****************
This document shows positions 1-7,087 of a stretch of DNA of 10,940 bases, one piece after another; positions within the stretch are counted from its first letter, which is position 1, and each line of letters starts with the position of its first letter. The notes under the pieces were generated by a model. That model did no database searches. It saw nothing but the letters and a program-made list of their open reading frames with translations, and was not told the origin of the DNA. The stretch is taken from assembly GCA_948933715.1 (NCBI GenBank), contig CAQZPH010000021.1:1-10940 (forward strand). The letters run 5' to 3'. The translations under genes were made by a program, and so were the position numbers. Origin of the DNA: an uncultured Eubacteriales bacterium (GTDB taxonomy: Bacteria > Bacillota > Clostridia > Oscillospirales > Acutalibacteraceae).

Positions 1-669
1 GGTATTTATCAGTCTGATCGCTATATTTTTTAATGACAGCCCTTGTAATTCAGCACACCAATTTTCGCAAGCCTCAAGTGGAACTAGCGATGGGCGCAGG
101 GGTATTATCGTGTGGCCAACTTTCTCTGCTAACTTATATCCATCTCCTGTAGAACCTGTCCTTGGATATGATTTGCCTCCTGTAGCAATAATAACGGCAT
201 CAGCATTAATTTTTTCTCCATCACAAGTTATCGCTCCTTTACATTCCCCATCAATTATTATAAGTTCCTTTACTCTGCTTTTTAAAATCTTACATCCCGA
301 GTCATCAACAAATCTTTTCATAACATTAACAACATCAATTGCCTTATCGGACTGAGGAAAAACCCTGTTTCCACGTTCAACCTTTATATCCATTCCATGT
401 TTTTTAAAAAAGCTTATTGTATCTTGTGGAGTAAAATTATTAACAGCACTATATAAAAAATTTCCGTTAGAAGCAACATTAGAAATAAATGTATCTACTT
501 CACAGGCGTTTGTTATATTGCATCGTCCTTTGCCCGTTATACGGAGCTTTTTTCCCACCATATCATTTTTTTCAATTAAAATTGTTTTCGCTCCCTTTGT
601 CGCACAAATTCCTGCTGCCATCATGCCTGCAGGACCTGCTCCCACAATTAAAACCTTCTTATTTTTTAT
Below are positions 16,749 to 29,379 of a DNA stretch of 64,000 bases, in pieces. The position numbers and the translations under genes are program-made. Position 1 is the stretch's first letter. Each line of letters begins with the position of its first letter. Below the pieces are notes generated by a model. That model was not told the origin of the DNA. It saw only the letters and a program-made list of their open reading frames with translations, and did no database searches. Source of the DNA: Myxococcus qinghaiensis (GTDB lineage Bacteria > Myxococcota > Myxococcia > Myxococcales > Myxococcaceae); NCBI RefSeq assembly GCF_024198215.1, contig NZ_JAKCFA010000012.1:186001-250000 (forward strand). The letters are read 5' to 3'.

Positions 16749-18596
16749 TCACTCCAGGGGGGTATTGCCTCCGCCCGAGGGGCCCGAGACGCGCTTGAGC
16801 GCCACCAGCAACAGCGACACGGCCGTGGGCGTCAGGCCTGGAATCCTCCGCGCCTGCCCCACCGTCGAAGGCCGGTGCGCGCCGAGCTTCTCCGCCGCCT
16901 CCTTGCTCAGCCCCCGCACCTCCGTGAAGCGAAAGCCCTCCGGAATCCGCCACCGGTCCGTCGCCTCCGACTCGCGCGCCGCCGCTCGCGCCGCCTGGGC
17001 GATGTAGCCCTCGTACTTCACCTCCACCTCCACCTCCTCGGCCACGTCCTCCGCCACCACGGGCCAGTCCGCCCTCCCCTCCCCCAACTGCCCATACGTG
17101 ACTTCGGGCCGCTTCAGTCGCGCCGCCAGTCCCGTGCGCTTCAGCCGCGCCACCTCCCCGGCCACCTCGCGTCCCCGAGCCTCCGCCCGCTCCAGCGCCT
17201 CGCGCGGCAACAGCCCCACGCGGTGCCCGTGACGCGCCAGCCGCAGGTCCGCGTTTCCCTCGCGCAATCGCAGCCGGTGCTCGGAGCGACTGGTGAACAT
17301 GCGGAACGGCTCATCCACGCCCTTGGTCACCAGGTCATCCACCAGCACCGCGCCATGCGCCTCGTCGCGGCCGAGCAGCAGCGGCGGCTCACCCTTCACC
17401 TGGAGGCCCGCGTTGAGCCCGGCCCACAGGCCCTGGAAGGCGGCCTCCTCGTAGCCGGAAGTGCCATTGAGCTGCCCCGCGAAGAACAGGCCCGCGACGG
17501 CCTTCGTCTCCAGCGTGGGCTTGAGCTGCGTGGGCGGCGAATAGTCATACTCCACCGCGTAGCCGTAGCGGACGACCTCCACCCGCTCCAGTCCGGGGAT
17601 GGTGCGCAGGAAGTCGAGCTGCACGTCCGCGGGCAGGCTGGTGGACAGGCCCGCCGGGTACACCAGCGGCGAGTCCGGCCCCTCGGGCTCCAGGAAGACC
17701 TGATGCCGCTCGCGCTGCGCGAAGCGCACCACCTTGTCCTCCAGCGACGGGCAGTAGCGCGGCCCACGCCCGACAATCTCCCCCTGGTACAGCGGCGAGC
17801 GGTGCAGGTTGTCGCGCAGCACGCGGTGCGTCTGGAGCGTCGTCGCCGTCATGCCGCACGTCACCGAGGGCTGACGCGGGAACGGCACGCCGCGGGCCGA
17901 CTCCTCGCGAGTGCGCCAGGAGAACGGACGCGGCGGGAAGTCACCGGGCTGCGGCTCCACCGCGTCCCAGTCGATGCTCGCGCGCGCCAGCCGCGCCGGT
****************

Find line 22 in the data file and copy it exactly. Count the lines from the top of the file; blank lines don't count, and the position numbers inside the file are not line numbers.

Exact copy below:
17701 TGATGCCGCTCGCGCTGCGCGAAGCGCACCACCTTGTCCTCCAGCGACGGGCAGTAGCGCGGCCCACGCCCGACAATCTCCCCCTGGTACAGCGGCGAGC